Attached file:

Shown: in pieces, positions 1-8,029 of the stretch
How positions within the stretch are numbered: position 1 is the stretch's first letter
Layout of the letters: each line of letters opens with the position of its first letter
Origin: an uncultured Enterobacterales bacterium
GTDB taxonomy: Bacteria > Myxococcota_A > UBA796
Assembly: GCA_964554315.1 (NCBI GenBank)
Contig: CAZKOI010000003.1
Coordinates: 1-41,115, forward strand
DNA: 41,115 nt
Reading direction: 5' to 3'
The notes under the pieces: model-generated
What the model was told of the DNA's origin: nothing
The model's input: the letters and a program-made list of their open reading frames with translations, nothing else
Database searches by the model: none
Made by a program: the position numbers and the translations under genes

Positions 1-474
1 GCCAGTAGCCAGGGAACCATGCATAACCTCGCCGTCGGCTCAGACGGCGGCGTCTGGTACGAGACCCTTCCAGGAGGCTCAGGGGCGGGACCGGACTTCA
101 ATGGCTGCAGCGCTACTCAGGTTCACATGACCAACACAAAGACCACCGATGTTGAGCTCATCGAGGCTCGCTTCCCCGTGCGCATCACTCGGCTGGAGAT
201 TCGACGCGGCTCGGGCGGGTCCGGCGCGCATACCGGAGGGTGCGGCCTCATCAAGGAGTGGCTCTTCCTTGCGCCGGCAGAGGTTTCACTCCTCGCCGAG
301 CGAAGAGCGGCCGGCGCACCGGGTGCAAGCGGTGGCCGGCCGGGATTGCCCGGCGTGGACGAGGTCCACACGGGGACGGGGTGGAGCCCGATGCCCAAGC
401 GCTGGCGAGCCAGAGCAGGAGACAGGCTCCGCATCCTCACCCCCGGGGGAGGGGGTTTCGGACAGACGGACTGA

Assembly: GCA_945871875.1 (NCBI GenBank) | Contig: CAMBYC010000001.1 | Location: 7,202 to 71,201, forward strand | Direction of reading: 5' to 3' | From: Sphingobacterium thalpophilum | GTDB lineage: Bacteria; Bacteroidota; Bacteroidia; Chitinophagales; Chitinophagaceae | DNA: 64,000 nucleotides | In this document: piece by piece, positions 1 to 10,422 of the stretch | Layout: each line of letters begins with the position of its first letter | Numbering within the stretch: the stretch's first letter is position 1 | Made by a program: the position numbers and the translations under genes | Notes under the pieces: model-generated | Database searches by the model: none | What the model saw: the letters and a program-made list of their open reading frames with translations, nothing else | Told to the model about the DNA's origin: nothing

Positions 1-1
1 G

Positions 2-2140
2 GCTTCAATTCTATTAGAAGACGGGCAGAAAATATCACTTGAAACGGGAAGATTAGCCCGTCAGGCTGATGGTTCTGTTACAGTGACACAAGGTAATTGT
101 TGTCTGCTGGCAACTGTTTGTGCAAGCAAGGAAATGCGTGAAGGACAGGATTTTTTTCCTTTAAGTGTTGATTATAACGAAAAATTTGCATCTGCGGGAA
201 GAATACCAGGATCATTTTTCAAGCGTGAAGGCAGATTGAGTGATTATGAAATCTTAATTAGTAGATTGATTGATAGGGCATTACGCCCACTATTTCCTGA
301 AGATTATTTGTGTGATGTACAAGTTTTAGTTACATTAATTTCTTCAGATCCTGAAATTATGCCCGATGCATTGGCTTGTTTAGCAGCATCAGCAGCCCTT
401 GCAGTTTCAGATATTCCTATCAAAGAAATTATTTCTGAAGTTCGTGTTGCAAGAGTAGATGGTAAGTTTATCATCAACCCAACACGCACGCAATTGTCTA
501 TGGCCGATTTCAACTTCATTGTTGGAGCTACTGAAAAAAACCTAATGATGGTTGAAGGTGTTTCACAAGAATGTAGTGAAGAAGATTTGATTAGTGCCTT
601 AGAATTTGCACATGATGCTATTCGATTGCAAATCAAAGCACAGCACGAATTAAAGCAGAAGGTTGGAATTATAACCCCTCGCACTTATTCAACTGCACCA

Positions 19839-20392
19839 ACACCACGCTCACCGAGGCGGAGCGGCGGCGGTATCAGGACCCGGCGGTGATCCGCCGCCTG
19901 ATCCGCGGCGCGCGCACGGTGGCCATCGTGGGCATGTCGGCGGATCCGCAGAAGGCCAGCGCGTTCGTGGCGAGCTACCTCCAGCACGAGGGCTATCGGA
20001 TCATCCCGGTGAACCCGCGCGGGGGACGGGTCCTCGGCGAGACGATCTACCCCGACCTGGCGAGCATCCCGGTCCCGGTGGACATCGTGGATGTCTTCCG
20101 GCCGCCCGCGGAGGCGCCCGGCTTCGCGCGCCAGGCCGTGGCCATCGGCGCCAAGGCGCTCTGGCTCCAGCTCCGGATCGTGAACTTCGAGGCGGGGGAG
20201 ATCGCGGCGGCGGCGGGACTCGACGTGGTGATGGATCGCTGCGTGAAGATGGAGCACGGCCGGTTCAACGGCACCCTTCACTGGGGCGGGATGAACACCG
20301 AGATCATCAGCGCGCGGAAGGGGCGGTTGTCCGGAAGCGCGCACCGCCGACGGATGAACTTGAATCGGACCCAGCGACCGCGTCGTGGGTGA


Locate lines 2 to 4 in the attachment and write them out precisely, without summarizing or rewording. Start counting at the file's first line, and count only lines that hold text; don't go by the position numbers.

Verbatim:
How positions within the stretch are numbered: position 1 is the stretch's first letter
Layout of the letters: each line of letters opens with the position of its first letter
Origin: an uncultured Enterobacterales bacterium